I am writing on behalf of my family to thank you for all the work you did, gathering information from myriad sources in order to put together a strong defense for our daughter who is requesting disability. Although it was Peter who represented her request and advocated for her during her recent hearing, it was all of the work that you did "behind the scenes" in order to put all of that information into Peter's hands to that he would be prepared. We are truly grateful for the time and effort that you expended on her behalf. We are again in a waiting mode while the judge renders her decision. We continue to hope and pray for a good outcome. Although we many never meet you, you played a significant role in our lives during this process.
Thank you and God bless you,

T.R."---(Card)

Thank you! For all your help it is greatly appreciated.
M.G.-Card

Thank you Binder & Binder for help me along this hard and lone road. Special Thank you to Charles Binder for working with me and Taking me to Federal level. i know with you in my corner. You will stand up for me. Thanks and waiting to hear news. God bless.
S.R.-Facebook

Dear Jessica,
I wish to thank you for all your assistance in my case. I truly appreciate all your work. I could not have done this on my own. As I said before looking at where I've been, where I am at, and where I'm heading is very depressing. I live one day at a time.
Thank you again,
T.C.-Card

Thank you, Binder & Binder for working so hard on my behalf and helping me to win my case. It was a long, hard road but the advocates you had working on my behalf went far beyond than they needed to for me. Thank you, again.
R.M.-Facebook

And I thank you, too, for doing such a wonderful job for me, and following up on the Medicare benefits. I recommend Binder & Binder to everyone I meet who is in need of assistance with SSDI.

With appreciation,
M.E.C-Email

Dear Binder & Binder: You guys rock in my eyes. Your LA office took my case in 6/12. I originally applied in 1/12 and was denied from SSA. Your office took my case and began with the appeal process. We ended up going to a hearing on 1/9/13 and we won the case. This was a HUGH surprise to both Rubina and I because there were some critical items missing. I am very excited to have used your services. Thank you and my wife proudly wears the polo shirt we got from your office.............
S.K.-Facebook

Dear Susan,
I called and left a message...anyways, I want to sincerely thank you all of your help on my disability case. You had a vital part in their decision. As I am unable to work this will be very helpful to pay some bills.
Thank you again,
D.R.-Card

Thank you for all you did for me. It was a long 3 years but you always kept me positive and on the right path, and after my stroke, you were all so caring. You have helped me win my claim, now I know I have a more secure future for myself.
Thank you,
P.T.-Card

Dear Binder and Binder I just wanted to thank u so very much for your help in getting my disability. You worked wonders and I am so lucky that u were in my corner and I am sure glad u advertise on TV or I probably wouldn't have known about u so once again thanks from the bottom of my heart.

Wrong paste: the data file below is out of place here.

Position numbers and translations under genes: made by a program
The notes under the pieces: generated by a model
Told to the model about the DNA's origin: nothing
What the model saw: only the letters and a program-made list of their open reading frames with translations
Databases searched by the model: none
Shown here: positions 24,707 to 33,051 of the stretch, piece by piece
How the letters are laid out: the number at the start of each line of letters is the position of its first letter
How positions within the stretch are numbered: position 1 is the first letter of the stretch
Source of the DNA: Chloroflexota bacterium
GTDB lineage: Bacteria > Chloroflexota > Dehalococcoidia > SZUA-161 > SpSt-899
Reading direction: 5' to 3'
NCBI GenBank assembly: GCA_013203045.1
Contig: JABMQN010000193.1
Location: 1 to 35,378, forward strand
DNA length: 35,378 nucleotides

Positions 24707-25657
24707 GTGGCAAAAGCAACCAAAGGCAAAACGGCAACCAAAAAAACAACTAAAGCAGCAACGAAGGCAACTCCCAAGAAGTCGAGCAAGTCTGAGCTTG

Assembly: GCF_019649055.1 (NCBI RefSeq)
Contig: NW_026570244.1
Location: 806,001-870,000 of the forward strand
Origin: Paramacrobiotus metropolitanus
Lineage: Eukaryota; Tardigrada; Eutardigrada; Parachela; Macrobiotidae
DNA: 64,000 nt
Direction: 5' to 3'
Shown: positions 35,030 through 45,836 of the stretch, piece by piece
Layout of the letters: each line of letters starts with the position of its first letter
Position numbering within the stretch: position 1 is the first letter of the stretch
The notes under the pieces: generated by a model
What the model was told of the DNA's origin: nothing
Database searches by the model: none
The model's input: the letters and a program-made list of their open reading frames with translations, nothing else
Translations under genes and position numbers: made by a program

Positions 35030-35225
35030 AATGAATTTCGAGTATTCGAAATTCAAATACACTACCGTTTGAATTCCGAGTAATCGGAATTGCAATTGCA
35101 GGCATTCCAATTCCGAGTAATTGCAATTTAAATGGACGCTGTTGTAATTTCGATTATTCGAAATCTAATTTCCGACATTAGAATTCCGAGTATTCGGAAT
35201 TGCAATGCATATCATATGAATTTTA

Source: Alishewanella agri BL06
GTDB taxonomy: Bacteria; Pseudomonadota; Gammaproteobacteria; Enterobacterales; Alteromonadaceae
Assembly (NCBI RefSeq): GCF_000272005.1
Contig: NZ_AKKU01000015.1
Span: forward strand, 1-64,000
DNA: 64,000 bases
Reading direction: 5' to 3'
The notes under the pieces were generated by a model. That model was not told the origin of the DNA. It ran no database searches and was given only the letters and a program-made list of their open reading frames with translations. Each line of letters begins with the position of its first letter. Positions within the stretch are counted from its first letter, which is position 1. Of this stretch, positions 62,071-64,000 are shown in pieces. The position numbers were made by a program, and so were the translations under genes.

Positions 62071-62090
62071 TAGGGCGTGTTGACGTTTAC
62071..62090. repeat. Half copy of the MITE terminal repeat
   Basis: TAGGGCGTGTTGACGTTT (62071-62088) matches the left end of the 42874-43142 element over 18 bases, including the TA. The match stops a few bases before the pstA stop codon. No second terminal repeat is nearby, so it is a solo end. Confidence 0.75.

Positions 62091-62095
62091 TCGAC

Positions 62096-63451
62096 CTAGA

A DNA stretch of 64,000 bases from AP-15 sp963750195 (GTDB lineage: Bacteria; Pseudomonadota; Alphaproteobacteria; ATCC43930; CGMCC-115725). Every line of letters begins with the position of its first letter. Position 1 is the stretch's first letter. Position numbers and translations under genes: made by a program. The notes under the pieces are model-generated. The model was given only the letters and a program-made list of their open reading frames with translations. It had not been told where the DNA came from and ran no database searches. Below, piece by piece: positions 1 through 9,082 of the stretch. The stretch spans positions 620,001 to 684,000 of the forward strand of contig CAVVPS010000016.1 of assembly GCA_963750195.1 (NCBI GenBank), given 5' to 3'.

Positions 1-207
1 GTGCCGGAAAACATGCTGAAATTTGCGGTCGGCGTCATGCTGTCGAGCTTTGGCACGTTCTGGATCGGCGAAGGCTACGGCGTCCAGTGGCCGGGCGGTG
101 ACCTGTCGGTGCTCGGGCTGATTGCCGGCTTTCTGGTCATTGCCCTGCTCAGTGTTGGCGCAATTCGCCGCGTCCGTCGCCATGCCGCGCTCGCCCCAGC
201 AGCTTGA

Sincerely L.M.-Facebook

I am writing on behalf of my husband and myself to thank you for representing our daughter in her request for disability. She and we are grateful for your time and preparation prior to her hearing. It is my understanding that the judge was unspeakably rude to you as her representative. In spite of that, she felt that you advocated for her in the face of the judge's poor behavior. It could not have been eat to continue to present her case without the judge's cooperation, but our family appreciates your persistence and accuracy on her behalf. We have learned through this process just how difficult it is to argue for disability in Delaware. We now wait for the judge to return what we hope will be a favorable ruling. Thank you again for your time and expertise spent in helping our daughter try to obtain the benefits that will help her move forward.
Sincerely,
T.M.R---(Card)

Binder and Binder® Power Person(s)

powerperson

We'd like to take a moment and introduce you to Katie Duke-a moment is all it will take for you to figure out why she's been selected as the Power Person for this edition of the Newsletter!

Although Katie started out in our Long Island City, New York office, she moved to Seattle, Washington, at the end of 2012 to begin her new and current position as the Senior Advocate of our Seattle office.

Katie is a native-born Iowan who grew up in Georgia. She's no stranger to the outdoors-she solo-backpacked around Western Europe after her sophomore year in college, and enjoys hiking, urban cycling, and exploring the amazing state of Washington in her free time.

Like many Americans, the attacks on September 11, 2001, changed Katie's world. It was at that point she became inspired to be a lawyer. "I had just turned 21 years old and my foundation and vision of the world was altered after "terrorism" became a household word. I felt inspired by professions who were called upon for their specialized knowledge and who helped people in their time of crisis," Katie said.

Katie accepted the role as the Senior Advocate knowing that it would challenge her to grow in ways she hadn't before. Although she admits to difficult aspect of the job-time management, letting go...and preparing clients for realistic outcomes-she continues to get better and better at her job. In this profession, it can be hard to truly measure success; sometimes the evidence of a case speaks for itself one way or the other. But Katie takes pride in knowing that she knows the evidence for each client she represents, she has a working theory for each case, and she's explained the issues to the client and fully prepared them for their testimony.

What does the future hold for Katie? Well, when asked, she said "I hope I can continue to improve on my ability to get the work done in a timely manner and still have time to enjoy my gorgeous life in Seattle."

She takes her job, and all of its responsibilities, seriously. And it shows. Katie has continued to excel, making her an obvious choice for this edition of the Binder & Binder® Power Person!